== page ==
According to the USDA’s National Agricultural Statistics Service (NASS), based on Nov. 1 conditions:
-    Nebraska's 2020 corn crop is forecast at a record 1.82 billion bushels, up 2% from last year's production;
-    Sorghum production is forecast at 12.4 million bushels, up 3% from last year;
-    Soybean production is forecast at 299 million bushels, up 5% from last year;
-    Dry edible bean production is forecast at 3,487,000 cwt., up 85% from last year (based on Oct. 5 conditions); and
-    Sugar beet production is forecast at 1.48 million tons, up 38% from last year.

NASS is the federal statistical agency responsible for producing official data about U.S. agriculture. Find agricultural statistics for different counties, states and the U.S. at

Nebraska Soybean Board to meet

The Nebraska Soybean Board will hold its next meeting on November 24, 2020 at the Holthus Convention Center located at 3130 Holen Ave., York, Nebraska.

The Board will conduct regular board business and hold an election of officers. Due to the COVID-19 pandemic, the in-person meeting is not open to the public. Registration for attending through Zoom and the complete agenda for the meeting is available for inspection on the Nebraska Soybean Board website at

Nebraska Leopold Conservation Award Seeks Nominees

Know a Nebraska rancher, farmer or forester who goes above and beyond in the care and management of natural resources? Nominate them for the 2021 Nebraska Leopold Conservation Award®.

Sand County Foundation and national sponsor American Farmland Trust present the Leopold Conservation Award to private landowners in 21 states for extraordinary achievement in voluntary conservation. In Nebraska, the $10,000 award is presented with Alliance for the Future of Agriculture in Nebraska (AFAN), Cargill and the Nebraska Environmental Trust.

Given in honor of renowned conservationist Aldo Leopold, the award recognizes landowners who inspire others with their dedication to land, water and wildlife habitat management on private, working land. In his influential 1949 book, “A Sand County Almanac,” Leopold called for an ethical relationship between people and the land they own and manage.

Nominations may be submitted on behalf of a landowner, or landowners may nominate themselves. The application can be found at

The application deadline is March 1, 2021. Applications can be emailed to or postmarked by March 1, and mailed to:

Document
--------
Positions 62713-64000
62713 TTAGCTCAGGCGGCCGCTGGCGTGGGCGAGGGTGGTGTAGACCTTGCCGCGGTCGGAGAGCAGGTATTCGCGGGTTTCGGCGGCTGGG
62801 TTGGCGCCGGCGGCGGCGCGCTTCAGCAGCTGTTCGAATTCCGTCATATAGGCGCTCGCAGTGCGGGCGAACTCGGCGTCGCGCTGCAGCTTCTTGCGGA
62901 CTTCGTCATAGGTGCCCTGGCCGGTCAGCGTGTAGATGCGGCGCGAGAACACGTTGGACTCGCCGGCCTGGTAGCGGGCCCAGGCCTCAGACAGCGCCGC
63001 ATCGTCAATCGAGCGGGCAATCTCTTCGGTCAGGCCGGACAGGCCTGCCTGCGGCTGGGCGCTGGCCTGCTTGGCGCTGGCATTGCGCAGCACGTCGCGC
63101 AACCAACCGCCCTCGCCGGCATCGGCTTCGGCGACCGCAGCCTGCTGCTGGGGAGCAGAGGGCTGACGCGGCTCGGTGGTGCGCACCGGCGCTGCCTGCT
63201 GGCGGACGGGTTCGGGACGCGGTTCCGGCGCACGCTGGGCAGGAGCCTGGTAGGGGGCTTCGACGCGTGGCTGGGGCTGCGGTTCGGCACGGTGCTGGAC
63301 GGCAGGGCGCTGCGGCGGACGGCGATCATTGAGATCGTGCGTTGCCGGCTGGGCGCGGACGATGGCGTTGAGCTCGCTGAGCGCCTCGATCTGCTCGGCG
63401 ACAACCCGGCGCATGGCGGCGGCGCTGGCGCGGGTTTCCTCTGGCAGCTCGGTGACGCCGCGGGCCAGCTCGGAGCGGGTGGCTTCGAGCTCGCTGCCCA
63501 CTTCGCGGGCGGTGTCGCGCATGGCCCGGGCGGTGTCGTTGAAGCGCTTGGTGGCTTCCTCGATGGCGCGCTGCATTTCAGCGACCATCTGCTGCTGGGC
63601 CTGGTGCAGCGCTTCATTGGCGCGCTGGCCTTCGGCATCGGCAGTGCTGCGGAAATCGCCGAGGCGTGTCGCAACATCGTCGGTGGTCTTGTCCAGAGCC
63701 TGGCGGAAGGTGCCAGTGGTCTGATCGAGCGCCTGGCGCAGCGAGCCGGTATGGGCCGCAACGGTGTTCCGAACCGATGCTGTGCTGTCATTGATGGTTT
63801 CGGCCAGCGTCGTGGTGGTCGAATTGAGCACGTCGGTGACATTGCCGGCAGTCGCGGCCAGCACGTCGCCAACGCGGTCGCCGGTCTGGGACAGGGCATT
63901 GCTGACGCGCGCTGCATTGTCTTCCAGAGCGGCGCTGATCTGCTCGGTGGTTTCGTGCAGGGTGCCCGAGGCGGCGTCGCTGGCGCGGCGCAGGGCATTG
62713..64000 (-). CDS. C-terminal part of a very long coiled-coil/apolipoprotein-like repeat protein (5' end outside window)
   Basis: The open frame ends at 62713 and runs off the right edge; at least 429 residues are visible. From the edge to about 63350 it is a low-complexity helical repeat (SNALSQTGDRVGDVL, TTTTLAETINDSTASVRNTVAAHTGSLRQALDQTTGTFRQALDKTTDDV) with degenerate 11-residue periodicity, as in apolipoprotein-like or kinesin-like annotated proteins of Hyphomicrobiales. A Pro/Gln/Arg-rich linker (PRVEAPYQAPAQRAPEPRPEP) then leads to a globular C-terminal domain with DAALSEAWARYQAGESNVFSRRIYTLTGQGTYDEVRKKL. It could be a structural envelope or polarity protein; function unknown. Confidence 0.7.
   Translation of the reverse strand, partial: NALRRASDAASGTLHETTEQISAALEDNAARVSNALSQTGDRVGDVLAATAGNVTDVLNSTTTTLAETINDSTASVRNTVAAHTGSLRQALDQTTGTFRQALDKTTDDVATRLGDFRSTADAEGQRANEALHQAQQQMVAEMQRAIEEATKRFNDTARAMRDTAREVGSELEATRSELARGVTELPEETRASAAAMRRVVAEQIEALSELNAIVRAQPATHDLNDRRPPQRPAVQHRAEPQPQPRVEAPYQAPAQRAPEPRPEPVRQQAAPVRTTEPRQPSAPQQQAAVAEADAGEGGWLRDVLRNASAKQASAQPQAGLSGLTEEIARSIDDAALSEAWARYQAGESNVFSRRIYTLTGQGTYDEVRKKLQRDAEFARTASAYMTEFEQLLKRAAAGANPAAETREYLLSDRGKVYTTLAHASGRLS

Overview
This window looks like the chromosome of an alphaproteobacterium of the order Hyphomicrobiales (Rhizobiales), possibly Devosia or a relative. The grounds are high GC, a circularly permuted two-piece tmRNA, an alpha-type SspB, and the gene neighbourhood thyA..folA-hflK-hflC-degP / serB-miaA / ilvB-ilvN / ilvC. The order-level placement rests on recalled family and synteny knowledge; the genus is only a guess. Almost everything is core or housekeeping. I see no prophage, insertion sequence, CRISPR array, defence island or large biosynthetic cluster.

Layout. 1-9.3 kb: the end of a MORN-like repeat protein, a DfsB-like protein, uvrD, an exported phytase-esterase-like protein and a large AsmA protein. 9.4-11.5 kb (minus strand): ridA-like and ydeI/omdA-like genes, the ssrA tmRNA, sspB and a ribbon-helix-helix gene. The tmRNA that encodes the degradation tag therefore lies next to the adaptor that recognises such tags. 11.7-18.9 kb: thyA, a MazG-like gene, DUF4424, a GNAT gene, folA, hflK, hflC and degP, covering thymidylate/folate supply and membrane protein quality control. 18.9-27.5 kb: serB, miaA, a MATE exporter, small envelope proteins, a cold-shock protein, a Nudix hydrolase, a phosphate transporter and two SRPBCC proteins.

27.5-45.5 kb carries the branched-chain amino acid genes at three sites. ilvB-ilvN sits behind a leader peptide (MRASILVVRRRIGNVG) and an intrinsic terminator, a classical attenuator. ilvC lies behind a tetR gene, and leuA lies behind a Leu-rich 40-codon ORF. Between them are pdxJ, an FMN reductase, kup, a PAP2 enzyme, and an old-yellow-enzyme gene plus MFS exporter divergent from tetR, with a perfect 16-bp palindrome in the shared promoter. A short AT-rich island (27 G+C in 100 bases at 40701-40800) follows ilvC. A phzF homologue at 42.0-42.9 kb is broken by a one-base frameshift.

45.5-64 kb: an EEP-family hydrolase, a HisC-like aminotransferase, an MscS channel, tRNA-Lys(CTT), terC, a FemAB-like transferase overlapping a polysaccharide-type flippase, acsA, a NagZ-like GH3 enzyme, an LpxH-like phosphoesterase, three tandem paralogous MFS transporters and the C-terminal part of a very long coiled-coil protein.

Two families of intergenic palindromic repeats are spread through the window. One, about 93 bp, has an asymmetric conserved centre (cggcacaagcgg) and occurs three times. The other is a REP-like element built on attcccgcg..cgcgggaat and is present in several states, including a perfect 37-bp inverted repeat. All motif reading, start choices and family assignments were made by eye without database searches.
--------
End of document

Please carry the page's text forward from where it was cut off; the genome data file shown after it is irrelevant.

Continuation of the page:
Leopold Conservation Award
c/o AFAN
5225 S. 16th Street
Lincoln, NE 68512

Selected recipients must be available for an Earth Day press conference, summer video production, and fall award ceremony.

The first Nebraska Leopold Conservation Award was presented to Wilson Ranch of Lakeside in 2006. The 2020 recipients of the award were Ed and Leta Olson of Craig.

The Leopold Conservation Award Program in Nebraska is made possible thanks to the generous support of American Farmland Trust, Cargill, AFAN, Nebraska Environmental Trust, Sand County Foundation, Farm Credit Services of America, Audubon Nebraska, Lyle Sittler Memorial Fund, McDonald’s, Nebraska Department of Agriculture, Nebraska Game and Parks Commission, Nebraska Land Trust, Rainwater Basin Joint Venture, Sandhills Task Force, Tri-State Generation & Transmission Association, USDA-Natural Resources Conservation Service, U.S. Fish & Wildlife Service, World Wildlife Fund-Northern Great Plains, and Green Cover Seed.

Avoca’s Bloom Where You’re Planted Farm & Pumpkin Patch to be featured on Women in Ag webcast series

“Open for Business: A Nebraska Women in Agripreneurship Series,” will feature Bloom Where You’re Planted Farm & Pumpkin Patch, a family farm near the village of Avoca during its next live webcast on Dec. 8 at 6:30 p.m. Central time.

Produced by Nebraska Women in Agriculture, the monthly webcast series highlights the entrepreneurial spirit of women in agribusiness from across the state, offering creative insights and the stories behind what it takes to build a business.

The conversations focus on surviving business shocks such as disasters, regulatory changes and shifting family dynamics. Featured business leaders are interviewed by Brittany Fulton, Extension Assistant with the Nebraska Women in Agriculture program.

Bloom Where You’re Planted Farm & Pumpkin Patch is owned and operated by Teresa Lorensen and her husband Terry, who purchased and moved onto the property in 2003. Having worked in the hotel industry, at State Farm Insurance, and most recently as executive director of the Bess Streeter Aldrich House & Museum in Elmwood, Teresa brings a customer service and tourism background to her current agritourism adventure.

In the years when Teresa was dissatisfied with her career and looking for something more fulfilling, her mom would tell her to “bloom where you’re planted,” or in other words, make the most of the place you’re at in life. Those words helped inspire the Lorensens to take the leap, and in 2005 they opened a new business which they named for her mom’s advice.

Over the past 16 seasons, Bloom Where You’re Planted Farm & Pumpkin Patch has grown to offer a full slate of pumpkin patch activities, all based around agriculture and nature. Outside of the fall season, the farm is home to monthly Rural Route Rust vintage markets from May through September, featuring antiques, home décor and occasional guest vendors.

The webcast is free to attend but registration is required. Visit the Nebraska Women in Agriculture program website,, to register.

Nebraska Women in Agriculture is a program of Nebraska Extension in the Department of Agricultural Economics. For 35 years, it has been dedicated to providing unbiased, research-based risk management education to female agriculture professionals in Nebraska.